This morning, the Washington Post ran an article on its front page that left me fuming. In this article, titled "Military Plays up Role of Zarqawi," the Post cites "internal military documents," and "officers familiar with the program," alleging that the United States has launched a propaganda campaign to "play up" the role of Zarqawi in the Iraqi insurgency, in order to turn Iraqis opinions against the insurgents by "playing on their perceived dislike of foreigners."
To quote the Post article:
For the past two years, U.S. military leaders have been using Iraqi media and other outlets in Baghdad to publicize Zarqawi's role in the insurgency. The documents explicitly list the "U.S. Home Audience" as one of the targets of a broader propaganda campaign.
The US Home Audience?! Wait, that's a little differnet. Isn't propaganda supposed to be the stuff of George Orwell, that rampant disinformation that repressive countries feed their unsuspecting public? The stuff that caused us to be thankful we grew up in a free country so as not to be subject to it? What the hell is a propaganda campaign doing being devised with the US Home Audience as one of its broader targets?!The Post describes this propaganda campaign as including, "leaflets, radio and television broadcasts, Internet postings and at least one leak to an American journalist."
Leaflets, hmm.... Those who have been reading Iraqi blogs for a while may remember this leaflet, showing a burning house and reading, "They didn't think that we saw them, but those who work with al-Zarqawi are being watched. If you helped al-Zarqawi or his people, your house will be like this one."
I'm sure whoever dropped this on my friend Najma's roof in Mosul over a year ago did not imagine a copy of it being photographed and put up on a blog where people here in America can read a translation of what's written on it. It is infuriating to think that, if the Post article is correct, this leaflet and others like it may have been geared to overinflate Zarqawi; to play up his role and turn ordinary Iraqis against the insurgency, and in the process, to deceive all of us.
What is more infuriating is to think back to all of the news we have read over the past three years, and to wonder how much it was truth and how much was distortions and outright lies.
It is easy to understand why some American authorities might want to pump up Zarqawi's image - Zarqawi is one of the easiest terrorists to hate. From his allegiance to al-Qaeda (the same organization that crashed the planes into the World Trade Center and the Pentagon on 9/11), to his brutal beheadings of hostages (including at least one, Nick Berg, who he allegedly beheaded himself), to his group's brutal bombing of a Palestinian wedding in Jordan, Zarqawi has earned himself a reputation as a monster. Many Americans would be quite willing to support a war against a guy like Zarqawi and his organization, but some Americans would likely be less willing to support a war against a group of home-grown insurgents, who do not have the terrorist connections of Zarqawi.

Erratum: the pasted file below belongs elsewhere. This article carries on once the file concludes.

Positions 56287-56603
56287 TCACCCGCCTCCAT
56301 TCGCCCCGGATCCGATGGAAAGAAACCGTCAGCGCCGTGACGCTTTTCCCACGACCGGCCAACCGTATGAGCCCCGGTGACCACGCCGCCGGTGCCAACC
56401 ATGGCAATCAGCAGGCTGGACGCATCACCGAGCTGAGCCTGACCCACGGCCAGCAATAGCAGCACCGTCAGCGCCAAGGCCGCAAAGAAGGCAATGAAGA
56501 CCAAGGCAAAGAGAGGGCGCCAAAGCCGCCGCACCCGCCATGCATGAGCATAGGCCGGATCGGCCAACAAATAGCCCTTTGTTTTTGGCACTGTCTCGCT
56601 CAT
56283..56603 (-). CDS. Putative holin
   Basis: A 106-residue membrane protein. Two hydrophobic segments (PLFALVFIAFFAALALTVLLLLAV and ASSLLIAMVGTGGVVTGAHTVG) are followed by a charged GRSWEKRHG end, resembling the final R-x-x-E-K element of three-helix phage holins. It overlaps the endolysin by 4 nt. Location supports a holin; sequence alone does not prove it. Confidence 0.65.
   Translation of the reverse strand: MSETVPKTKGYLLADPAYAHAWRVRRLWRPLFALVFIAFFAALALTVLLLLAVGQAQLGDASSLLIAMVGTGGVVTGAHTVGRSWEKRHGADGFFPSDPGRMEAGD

The trouble is, when you start telling lies, you erode people's confidence in everything you say. Like the boy who cried "wolf", if the American authorities start lying to the American public along with the rest of the world community and gets caught, their credibility is shot. People won't believe them anymore about much of anything and will get their information from other sources.
If the Post article is true, the main question left on the table is how endemic this alleged domestic propaganda campaign is. Is it a systemic problem, or the act of a few overzealous psyops people?
Americans love the United States because of its American values and freedoms, and a domestic propaganda campaign goes so far against those American ideals I don't even know where to start. Five years ago, terrorists attacked America, and if people here allow the country to dilute and warp the values that make the country great in reaction to those attacks, the terrorists have scored a major victory. Likewise, America invaded Iraq three years ago in an attempt to bring these same freedoms there, but a propaganda campaign just sullies them. As I have written before, I am a big believer in liberty and free speech, but just as I love free speech, I hate disinformation. Let's get real, and let's be truthful - both to the Iraqi people, and to ourselves.